He actually went 107 with a tail wind.
At Motor1, we have the utmost respect for speed, performance, and the daredevils who revere such things. So when we heard that The Stig set a new speed record, we were suitably impressed. Then we learned the details. Well, a record is a record. Even if it’s set in a bumper car.
To the credit of Top Gear’s faceless racing driver, he did manage an average of 100.3 miles per hour in said bumper car. Actually, he topped out at 107 mph but to make it official for the folks at Guinness World Records, two runs must take place in opposite directions. Those runs are averaged out to take wind out of the equation, yielding a true speed unassisted by nature. That means his second run was only 93 mph, but still, it was enough to set an official record.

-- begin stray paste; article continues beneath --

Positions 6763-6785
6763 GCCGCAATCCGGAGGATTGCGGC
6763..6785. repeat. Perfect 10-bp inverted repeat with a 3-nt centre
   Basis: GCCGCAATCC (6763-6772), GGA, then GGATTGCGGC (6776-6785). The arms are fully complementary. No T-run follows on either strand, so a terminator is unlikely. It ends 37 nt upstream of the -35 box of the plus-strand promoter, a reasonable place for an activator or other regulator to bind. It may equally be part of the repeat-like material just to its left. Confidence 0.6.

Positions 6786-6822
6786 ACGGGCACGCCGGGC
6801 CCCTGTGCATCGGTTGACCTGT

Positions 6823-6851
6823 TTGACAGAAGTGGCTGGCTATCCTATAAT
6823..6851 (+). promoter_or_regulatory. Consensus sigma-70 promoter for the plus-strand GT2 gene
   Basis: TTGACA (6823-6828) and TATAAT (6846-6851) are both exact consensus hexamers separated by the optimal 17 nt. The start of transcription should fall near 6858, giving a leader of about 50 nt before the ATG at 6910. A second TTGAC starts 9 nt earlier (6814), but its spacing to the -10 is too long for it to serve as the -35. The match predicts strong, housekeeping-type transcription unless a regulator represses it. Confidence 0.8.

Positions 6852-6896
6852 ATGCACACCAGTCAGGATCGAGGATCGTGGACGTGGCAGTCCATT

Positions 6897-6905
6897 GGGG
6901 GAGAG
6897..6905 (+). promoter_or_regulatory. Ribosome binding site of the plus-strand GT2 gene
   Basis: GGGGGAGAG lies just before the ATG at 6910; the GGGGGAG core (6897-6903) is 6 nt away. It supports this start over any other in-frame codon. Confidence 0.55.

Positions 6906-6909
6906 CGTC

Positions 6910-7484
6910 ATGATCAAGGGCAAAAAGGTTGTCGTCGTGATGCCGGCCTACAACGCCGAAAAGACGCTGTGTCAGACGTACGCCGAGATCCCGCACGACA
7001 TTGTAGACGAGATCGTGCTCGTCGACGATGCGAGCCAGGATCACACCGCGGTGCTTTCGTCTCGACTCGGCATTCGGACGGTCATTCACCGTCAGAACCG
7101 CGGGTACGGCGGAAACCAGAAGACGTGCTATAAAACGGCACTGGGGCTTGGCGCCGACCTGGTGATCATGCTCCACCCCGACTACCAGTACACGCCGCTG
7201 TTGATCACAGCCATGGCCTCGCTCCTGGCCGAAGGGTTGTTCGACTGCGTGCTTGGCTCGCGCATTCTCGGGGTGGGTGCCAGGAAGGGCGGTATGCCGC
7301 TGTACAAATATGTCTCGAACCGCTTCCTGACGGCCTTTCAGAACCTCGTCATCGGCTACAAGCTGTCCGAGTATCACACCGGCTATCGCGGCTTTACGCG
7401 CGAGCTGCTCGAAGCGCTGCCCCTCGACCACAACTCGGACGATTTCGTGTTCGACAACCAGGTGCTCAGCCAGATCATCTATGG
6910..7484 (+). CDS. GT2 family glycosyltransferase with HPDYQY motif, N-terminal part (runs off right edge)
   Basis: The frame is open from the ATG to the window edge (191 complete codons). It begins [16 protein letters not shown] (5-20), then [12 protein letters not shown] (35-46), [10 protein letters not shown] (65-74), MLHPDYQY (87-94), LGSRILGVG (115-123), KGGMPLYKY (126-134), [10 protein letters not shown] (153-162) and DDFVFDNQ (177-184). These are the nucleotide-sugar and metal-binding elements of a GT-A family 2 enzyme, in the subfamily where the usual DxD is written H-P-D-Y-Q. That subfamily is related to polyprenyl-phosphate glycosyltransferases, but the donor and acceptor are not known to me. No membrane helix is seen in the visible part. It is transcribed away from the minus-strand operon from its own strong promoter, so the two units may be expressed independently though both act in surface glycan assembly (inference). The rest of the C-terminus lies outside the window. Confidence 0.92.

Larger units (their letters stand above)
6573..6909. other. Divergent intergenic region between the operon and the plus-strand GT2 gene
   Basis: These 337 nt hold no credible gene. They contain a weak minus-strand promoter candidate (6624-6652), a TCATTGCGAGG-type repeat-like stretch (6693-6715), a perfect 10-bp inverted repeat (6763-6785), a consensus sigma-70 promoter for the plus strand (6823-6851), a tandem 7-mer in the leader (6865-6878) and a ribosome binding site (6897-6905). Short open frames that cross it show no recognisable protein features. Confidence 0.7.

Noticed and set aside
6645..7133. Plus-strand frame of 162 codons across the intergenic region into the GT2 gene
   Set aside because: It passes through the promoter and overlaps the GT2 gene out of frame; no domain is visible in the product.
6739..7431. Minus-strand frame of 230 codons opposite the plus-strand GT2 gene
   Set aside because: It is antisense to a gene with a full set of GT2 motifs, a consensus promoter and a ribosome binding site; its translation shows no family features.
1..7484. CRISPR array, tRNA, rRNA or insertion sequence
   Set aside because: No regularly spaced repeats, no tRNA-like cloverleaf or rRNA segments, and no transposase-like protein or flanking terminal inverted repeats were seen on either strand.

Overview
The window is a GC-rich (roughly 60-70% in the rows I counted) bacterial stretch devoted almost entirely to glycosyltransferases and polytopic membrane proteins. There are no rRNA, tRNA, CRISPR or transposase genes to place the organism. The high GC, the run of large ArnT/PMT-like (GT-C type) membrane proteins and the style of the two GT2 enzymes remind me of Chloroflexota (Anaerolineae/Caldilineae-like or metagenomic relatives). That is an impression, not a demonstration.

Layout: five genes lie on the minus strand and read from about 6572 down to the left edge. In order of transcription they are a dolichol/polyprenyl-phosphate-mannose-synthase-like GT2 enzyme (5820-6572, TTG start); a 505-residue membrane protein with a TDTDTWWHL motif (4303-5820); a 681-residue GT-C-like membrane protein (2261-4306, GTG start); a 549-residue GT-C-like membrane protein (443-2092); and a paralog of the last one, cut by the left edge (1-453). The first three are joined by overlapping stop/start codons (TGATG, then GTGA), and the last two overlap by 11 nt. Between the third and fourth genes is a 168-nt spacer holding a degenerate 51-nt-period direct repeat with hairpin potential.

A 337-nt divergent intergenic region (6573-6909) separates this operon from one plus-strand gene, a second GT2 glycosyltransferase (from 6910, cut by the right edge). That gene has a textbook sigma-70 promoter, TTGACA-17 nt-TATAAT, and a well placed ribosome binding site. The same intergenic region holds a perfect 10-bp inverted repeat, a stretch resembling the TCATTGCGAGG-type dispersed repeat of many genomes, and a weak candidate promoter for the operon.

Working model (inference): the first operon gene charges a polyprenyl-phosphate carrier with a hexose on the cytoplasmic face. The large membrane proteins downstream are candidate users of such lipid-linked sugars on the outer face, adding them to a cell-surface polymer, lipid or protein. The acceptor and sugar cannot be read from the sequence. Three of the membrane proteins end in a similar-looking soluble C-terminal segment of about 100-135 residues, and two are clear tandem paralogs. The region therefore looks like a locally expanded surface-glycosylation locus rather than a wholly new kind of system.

You can choose to be impressed by that, and nobody will blame you. We’ll admit that 100 mph in anything without wings is noteworthy, so hitting triple-digits on a triple-wheel bumper car certainly takes some chutzpah. And lest you think it was really a shifter kart with a bumper car body – to secure the record the bumper car needed to be, well, a bumper car, complete with bumper car wheels, chassis, and body.
Obviously there are some differences from the standard bumper cars you ride at the county fair. It was built by Colin Furze, who’s also built the world’s fastest pram (AKA baby carriage) and a mobility scooter that can go 70 mph. Furze installed a 600cc engine from a Honda CBR 600 sport bike, which was good for roughly 100 horsepower. The three-wheel bumper car layout was retained, however go-kart tires with disc brakes were installed for obvious safety reasons.
So, yes, this 'bumper car' has had a fair amount of ingenuity put into it – but Guinness is the real deal when it comes to world records, and it says it's a record-breaker. Who are we to argue?